One of the effects of violence and poverty on the town of Beit Hanoun’s is that there are few safe spaces for children to play. So Khader volunteered the front yard of his family’s home as a play area. Primary school students would gather in front of his home after school, and mothers in nearby homes would bring their children over when they saw the crowd forming, eager to make sure their children didn’t miss out.
Khader and his fellow coaches led the children through team games that taught them how to collaborate and communicate, and helped them take their mind off the stresses of the outside world. After each game, the children and the coaches would have a focused discussion about what they had learned, and how they could apply the lessons to their lives. The sessions became informally known as the “Play While Their Moms Cook” games.
One of the most important innovations Khader and the other coaches in the program brought was inclusivity, especially for children with disabilities. Only a little over a third of all children with disabilities in Gaza go to school, and fewer than half receive regular education of any kind.3 Khader’s program was open to all children, and he actively sought to include children with disabilities in the games and learning.
“I remember one girl named ‘Aisha’ who had Down’s Syndrome who used to be so excited each day when she came by. We always made sure she could fully participate in the games we were playing together. I was so proud of how happy she was after each time she joined us,” remembers Khader.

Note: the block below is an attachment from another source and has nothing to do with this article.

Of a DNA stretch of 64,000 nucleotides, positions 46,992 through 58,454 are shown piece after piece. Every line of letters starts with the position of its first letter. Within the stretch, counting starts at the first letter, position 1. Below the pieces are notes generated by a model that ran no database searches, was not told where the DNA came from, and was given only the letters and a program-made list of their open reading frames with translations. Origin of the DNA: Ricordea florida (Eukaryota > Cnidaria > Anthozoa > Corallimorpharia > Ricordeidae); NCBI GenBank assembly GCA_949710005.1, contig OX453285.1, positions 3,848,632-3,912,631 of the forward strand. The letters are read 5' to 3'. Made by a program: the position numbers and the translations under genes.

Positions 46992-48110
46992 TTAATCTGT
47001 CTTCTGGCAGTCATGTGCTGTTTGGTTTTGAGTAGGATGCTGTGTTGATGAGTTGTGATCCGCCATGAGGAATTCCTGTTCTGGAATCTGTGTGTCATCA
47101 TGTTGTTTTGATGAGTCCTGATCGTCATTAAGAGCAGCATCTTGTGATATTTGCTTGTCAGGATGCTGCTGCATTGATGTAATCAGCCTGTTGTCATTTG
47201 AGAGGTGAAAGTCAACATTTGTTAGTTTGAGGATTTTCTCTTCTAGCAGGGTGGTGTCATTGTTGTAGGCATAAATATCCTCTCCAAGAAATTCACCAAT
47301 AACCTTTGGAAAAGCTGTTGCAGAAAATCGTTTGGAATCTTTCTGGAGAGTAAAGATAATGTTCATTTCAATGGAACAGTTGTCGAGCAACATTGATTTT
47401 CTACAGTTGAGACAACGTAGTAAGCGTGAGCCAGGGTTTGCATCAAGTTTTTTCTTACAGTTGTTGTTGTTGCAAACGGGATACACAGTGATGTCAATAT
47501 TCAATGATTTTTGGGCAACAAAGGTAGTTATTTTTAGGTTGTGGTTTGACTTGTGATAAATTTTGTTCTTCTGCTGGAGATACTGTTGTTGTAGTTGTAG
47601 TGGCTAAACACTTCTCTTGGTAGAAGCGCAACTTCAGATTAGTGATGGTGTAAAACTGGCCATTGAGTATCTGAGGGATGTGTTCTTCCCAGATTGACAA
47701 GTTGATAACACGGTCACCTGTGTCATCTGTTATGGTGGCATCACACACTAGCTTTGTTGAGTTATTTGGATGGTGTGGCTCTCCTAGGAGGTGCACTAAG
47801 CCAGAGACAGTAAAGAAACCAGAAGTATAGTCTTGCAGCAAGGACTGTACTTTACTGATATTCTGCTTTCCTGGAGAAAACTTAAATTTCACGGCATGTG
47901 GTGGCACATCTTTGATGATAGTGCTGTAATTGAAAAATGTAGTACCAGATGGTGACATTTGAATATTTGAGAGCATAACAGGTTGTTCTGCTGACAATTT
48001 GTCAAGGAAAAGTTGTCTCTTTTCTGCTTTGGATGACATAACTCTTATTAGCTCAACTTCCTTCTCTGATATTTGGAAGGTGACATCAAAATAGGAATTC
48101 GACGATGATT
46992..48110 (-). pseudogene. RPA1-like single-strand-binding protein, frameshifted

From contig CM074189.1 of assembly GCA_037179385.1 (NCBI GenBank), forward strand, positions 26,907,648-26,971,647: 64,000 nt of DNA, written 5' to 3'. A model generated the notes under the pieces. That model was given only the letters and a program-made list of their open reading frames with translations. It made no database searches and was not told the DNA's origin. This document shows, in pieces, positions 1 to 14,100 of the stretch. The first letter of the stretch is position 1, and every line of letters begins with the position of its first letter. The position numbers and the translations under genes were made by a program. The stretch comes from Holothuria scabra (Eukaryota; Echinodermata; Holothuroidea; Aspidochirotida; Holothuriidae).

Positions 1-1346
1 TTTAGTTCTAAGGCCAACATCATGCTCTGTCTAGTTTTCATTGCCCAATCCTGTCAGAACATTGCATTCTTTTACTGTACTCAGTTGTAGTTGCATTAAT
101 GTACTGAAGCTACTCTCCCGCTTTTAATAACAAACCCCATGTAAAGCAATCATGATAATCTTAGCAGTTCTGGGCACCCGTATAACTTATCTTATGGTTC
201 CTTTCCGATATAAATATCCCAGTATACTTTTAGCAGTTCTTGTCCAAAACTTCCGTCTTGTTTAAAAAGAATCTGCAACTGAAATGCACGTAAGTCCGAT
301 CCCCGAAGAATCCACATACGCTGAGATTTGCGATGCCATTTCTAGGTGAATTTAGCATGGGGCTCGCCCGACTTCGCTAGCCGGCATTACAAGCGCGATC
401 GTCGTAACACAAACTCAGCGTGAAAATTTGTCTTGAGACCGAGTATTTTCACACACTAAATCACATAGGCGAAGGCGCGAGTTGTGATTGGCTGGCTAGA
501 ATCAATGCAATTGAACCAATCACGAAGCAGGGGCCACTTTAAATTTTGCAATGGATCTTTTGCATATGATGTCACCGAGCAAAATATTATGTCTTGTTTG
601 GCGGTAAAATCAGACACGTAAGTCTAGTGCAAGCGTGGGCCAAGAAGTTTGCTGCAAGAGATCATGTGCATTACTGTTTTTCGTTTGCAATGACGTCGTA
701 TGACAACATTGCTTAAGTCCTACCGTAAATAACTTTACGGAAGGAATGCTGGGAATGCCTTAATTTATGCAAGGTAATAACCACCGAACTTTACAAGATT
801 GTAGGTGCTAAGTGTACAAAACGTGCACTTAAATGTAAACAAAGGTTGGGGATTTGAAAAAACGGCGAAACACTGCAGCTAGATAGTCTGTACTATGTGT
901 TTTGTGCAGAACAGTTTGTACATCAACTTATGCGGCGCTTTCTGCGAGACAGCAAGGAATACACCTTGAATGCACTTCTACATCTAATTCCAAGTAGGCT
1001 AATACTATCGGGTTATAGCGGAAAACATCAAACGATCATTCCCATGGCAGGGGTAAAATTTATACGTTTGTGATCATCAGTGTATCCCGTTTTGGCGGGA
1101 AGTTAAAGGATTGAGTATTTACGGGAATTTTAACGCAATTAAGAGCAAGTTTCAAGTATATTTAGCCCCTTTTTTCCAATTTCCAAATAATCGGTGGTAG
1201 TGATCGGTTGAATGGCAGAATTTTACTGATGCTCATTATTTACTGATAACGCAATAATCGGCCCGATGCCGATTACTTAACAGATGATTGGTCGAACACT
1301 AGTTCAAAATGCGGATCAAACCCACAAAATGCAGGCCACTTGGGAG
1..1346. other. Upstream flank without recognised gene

Growing To Help Even More Kids
The program was so successful that by 2018 it grew too big for Khader’s front yard. Khader and the rest of the coaches started approaching schools and community organizations to partner with Right To Play and share their space so they could run bigger events for the kids in Beit Hanoun. This kind of partnership is common throughout the Palestinian Territories where facilities are limited and multiple organizations need to collaborate.
Before long, Khader was running a summer camp, helping to organize a cultural festival for 1,500 kids, and launching a series of Play Days at local schools --a chance for students to connect with each other and engage in a full day’s worth of games and activities.
“I want to leave a positive mark on children’s lives. I used to say that I would give half my years to make a crying child smile,” Khader says.
The work of a coach like Khader is often the brightest part of a child’s day, but it’s also a high point for Khader. He loves working with children and helping them cope with and overcome the same kinds of challenges that he overcame as a child. After each game, the talk turns to the children’s dreams for the future, and it’s their smiling faces and the sense of newfound hope that motivates Khader.
“When I was younger, I had to learn to overcome the obstacles in my life on my own, and I’m happy I can share that knowledge with the children, and help them have an easier time dealing with the same issues,” he says.